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Can You Cross the US/Canada Border with a Criminal Record?
Crossing the border between the United States and Canada may not be as simple as most people think. Did you know that if you have a prior criminal conviction on your record that it may prevent you from entering either country? More specifically, having been convicted of a “crime involving moral turpitude” will most likely cause issues at either border, ranging from a complete denial of entry to a stern warning from the Border Patrol Agent.
The United States government and the judiciary have never explicitly determined what makes a crime one of “moral turpitude.” In fact, whether a crime involves moral turpitude appears to be a highly subjective determination.
The United States Supreme Court has not recognized one definition of the term “moral turpitude.”
While the exact parameters surrounding a crime of moral turpitude are not clear, we do know what the courts have recognized as crimes involving moral turpitude by looking at the substantial amount of case law in this area. There more than 2,000 court cases that address the question of crimes involving moral turpitude.
How do I know if the crime I’ve been charged with involved “moral turpitude?”
In Michigan, MCL 780.621 is the statute that allows certain individuals to “expunge” certain crimes from his/her prior criminal record. That statute is fairly lengthy, so BLF has highlighted certain points below:
The convicted individual must apply to the court where he/she was originally convicted;
To be eligible to apply, that individual can only be convicted of not more than one felony and not more than two misdemeanors;
A person cannot apply if his/her prior conviction was punishable by a maximum of life imprisonment (regardless of the actual sentence he/she received);
A felony conviction for Domestic Violence also cannot be removed from a prior criminal history;
An application cannot be filed until at least five years have passed since the individual was sentenced, completed probation, discharged from parole, or completed any term of imprisonment; whichever is later;
If the application is denied, the individual must wait at least three years before applying again.
There are several other requirements and qualifications that must be met before you can file an application under this law.
If a person was convicted of an Indictable Offence, that person cannot apply for a pardon under this Act until at least 10 years have passed since that person has completed his/her term of imprisonment, paid his/her fines, and completed his/her term of probation;
If a person was convicted of a Summary Conviction Offence, that person cannot apply for a pardon until at least five years have passed since that person has completed his/her term of imprisonment, paid his/her fines, and completed his/her term of probation;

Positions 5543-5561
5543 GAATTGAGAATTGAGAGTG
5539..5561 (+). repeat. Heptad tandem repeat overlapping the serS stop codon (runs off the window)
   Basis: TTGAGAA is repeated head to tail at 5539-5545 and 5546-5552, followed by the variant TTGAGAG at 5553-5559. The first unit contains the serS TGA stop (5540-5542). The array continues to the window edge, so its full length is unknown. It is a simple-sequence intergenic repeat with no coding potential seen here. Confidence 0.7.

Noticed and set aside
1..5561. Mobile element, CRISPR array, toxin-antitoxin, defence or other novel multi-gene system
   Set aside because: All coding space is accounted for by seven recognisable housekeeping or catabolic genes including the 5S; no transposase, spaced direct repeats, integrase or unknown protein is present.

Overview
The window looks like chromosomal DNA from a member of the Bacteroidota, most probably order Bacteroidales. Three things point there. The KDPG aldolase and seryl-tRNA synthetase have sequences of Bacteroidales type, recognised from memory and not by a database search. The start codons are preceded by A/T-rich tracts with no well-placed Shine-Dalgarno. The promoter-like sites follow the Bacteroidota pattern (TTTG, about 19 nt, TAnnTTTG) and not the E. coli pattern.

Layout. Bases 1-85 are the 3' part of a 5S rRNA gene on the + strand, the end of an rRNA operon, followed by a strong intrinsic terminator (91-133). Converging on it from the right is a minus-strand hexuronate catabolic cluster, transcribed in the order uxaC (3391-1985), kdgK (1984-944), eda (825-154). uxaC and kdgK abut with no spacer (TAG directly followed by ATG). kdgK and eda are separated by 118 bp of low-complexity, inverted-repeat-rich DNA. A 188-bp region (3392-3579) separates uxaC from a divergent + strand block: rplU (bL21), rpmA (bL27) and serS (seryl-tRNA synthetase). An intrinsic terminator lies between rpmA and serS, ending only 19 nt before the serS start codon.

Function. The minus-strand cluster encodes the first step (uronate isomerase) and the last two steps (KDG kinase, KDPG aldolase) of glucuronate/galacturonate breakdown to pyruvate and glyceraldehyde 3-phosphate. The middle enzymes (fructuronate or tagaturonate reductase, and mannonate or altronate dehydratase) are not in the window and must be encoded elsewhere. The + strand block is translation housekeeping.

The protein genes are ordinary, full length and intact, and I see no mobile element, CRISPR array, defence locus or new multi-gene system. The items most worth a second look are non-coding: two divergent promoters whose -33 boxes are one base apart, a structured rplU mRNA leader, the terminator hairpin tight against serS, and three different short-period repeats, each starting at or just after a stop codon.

A pardon application cannot be submitted for someone who has been convicted of a sexual assault or sexually-related crime;
Also, a person who has been convicted of more than three Indictable Offences cannot apply for a pardon;
The person applying for the pardon cannot be convicted of a subsequent offence and must prove to the Parole Board of Canada that he/she is of good character.
There are several other requirements and parameters that must be met before you can be eligible to apply for a pardon. A lawyer with Basiga Law Firm can discuss the specific requirements that would apply to your case and guide you through the process of applying for a pardon.
A person with a prior criminal record is not always denied entry into either Canada or the United States. However, certain criminal convictions, specifically a prior conviction for a crime involving moral turpitude, will make a person ineligible for entry into either country.
The Waiver is a request of the foreign country, by the person with the prior criminal history, to waive that person’s ineligibility.
Example 1: John Doe, a Canadian citizen, was previously convicted of breaking and entering, which is considered a crime involving moral turpitude. John Doe will likely be deemed ineligible for entry and will be denied entry into the United States.
Example 2: Jane Doe, a United States citizen, was convicted of manslaughter. Jane Doe will also likely be deemed ineligible for entry and will denied entry into Canada.
John and Jane will have to file Waiver to ask the United States or Canadian Governments to waive their “ineligible for entry” status.
How Do Waivers Work?
Generally speaking, in order to file a Waiver, a person will have to file the necessary paperwork and supporting documentation with the foreign country’s government. Going back to our earlier example, John Doe will be filing his request for a Waiver and his supporting documentation with the United States Government, asking the United States Government to waive his “ineligible for entry” status and to allow John Doe to come into the United States.
This is a fairly complicated process with multiple sets of applications and fees that must be paid. It can be overwhelming to navigate the process alone. Often times there are additional qualifications that need to be met before the Waiver can even be filed. Each person’s case is different and may involve any number of complications.